While kinders exhaust me, I am always amazed at what they can do, think about, design, invent and make and I am always glad that I give them the opportunity to do those things. 

Monday, October 10, 2016

You Can't Read That!

Go get a different book.
That book is too hard for you.
You can't read that.
That book is not on your level.
You need an easier book.

I must (sadly) admit as a previous classroom teacher of 12 years, I probably uttered one or more of these phrases to any given student thinking that I was helping them make a better choice that would further their reading.  But instead, what I probably did was make that child like reading a little less.  

Today I had the pleasure of hearing the one and only Donalyn Miller (@donalynbooks) speak in my district about Voice and Choice in Reading.  She spoke for 2 wonderful hours and gave information, personal anecdotes and research about students and reading and choice.  But this one quote, mentioned very early on, is what has stuck with me for the rest of the day.

So instead of building the student into a better reader by making them choose a book "on their level", what I did, was tell them they were not good enough or able enough to read "that" book.  

What could I have done instead? 

 *Maybe ask them to sit and read a page or two with me and see if they change their mind once they read a few pages.

*Have a "preview stack" of books ready for a child that continuously chooses challenging books and say "Take a look at these books I thought you might like!" 

*Ask "Are you and your mom/dad/grandma going to read that together?"

*Check to see if there is an audio version of the book and let them download that to a device to read along.

And then the unthinkable... let them check it out anyway!  

Maybe they have a desire to persevere and read through the book,  Maybe they hide a "baby book" in the pages of the bigger book so no one knows what they are reading. Maybe they just want to be like the other kids.  Maybe choosing a book in the library is the only choice they have control over that day.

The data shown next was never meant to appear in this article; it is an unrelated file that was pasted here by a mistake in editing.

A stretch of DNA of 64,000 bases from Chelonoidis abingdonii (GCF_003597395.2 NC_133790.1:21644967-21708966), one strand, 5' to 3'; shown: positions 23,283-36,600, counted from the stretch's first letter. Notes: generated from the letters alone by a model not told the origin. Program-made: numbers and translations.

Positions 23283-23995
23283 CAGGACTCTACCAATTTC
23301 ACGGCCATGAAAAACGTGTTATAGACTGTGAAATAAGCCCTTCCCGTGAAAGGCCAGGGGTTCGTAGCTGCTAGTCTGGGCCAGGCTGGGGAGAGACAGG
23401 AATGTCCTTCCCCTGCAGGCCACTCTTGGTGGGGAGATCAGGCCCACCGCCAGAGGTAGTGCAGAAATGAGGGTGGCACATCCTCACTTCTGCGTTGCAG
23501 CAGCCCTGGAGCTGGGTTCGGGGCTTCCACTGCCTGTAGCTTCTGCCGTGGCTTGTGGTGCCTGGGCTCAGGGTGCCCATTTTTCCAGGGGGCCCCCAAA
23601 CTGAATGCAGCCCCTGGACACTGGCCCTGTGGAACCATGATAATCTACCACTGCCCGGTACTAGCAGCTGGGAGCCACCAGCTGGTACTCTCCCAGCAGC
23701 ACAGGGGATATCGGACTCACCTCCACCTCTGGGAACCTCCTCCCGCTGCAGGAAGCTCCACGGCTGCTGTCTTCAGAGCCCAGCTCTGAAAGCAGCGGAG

Maybe I need to find a way to support them and help them like reading because as Donalyn said, "If not us, then who?"

What key phrases or techniques do you use to help a student choose books?

Tuesday, September 20, 2016

Technology Tuesday: Dot Day Aurasmas

Last week for Dot Day, my 4th graders thought about their goals for the year and how they were going to make their mark.  In class, they wrote out a script and colored a dot and then brought them to the library to make aurasma videos of themselves reading their goals using their dots as the trigger. We are planning to hang the dots in the hallways for other students to watch.


Saturday, September 3, 2016

What Was I Thinking?

For the last few years to promote my Bluebonnet  program, I have offered 3 raffle prizes for students who read more than 5 books. For each book over 5 they earn a raffle ticket and can place it in the box of their choice. Each of the 3 prizes connects or represents one or more of the books in some way. I have raffled things like Spurs jerseys when "Mathlete vs Althlete" was on the list. When "The One and Only Ivan" was nominated I had a giant stuffed gorilla. This year, when brainstorming with my fellow partner in crime, Natalie Watts (@readdancetweet), she came up with the idea to raffle a hamster- not a stuffed one, but a real, live one!

So what do all good friends do? Copy their friend's great ideas. So I spoke with my principal to see if she was ok with us keeping a hamster in the library until January and then raffling it off to a student that had parent permission to win the hamster. 

We got the hamster and cage last week and he/she has been a huge hit! 

I don't have a name yet, so the students have been suggesting ideas on butcher paper.